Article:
The usual anchor for many years at the top of what climbers call "the bulge pitch" was on climber's right, in a shallow alcove. Rock isn't great there and its a cramped location, and, sometimes the ice is thin there as well. New anchor is visible and at a length that most top out from it. Reduces the old pitches on the climb by one, and, keeps the troops movin' through. Although that stance is a bit cramped for a couple of parties (understatement).
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  16. Brian in SLC

    Brian in SLC Brian in SLC

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    Or, better yet, rappel double strand. Do I sound like a broken record? Ha ha.

    Easy without leaving any extra gear.

    Hank/Shane...when we did this many moon ago, I think this anchor wasn't there, but, we rapped into a corner on climbers' right (west)? Was it just the three of us? How long ago was that?
  17. Andrew Humphreys

    Andrew Humphreys

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    I've put in lots of this kind of set-up in commercial canyons. Unlinked anchors are the ideal choice if the bolts are exposed to flood water. Linked anchors get bashed around in the water, and they will eventually destroy themselves. For this reason, it's advisable to not add fixed webbing or chain to bolts like this.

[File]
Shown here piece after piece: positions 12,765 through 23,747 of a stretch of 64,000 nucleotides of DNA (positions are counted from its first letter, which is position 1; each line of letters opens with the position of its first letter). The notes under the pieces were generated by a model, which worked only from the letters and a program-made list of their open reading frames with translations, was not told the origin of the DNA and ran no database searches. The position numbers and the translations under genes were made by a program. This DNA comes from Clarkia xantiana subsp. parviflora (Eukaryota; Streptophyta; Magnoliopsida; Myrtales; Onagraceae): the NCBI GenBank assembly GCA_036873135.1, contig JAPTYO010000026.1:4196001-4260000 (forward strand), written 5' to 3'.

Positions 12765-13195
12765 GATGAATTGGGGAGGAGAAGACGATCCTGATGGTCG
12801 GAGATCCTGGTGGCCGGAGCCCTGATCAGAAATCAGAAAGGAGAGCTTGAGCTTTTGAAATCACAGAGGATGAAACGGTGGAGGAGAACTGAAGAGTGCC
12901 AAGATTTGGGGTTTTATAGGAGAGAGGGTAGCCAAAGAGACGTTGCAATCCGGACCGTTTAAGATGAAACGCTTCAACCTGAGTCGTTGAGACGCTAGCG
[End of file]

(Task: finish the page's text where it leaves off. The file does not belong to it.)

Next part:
A properly placed bolt can hold 22kN. Your body weight is about 1kN; with the Pulley Effect, you're exerting 1.5kN on that deviating bolt. A hard bounce on the rope would exert maybe 3kN, up to 5kN on the deviating bolt. The average sport climbing fall exerts 3 to 5kN on the last clipped bolt, and people are taking big whippers every day. So yeah, I would say you're still within your safety margin.

    If you're stressed about not equalizing, add a sling and a few carabiners to make it happen. And now for the shameless plug, here's the tool I promote:



    Edited: Changed the word "permanent" to "fixed" to alleviate semantical problems.
    Last edited: Jul 9, 2016
  18. wsbpress

    wsbpress

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    I'm looking forward to some future lucky bastard posting a custodianeering pic of stacks of Attachés and dyneema runners after doing Spry.
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  19. Canyonero

    Canyonero

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    Probably not, but definitely a good reason to use DRT (which is exactly what I did the last time I did this route.)
  20. Canyonero

    Canyonero

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    Where can I get me some of that permanent webbing?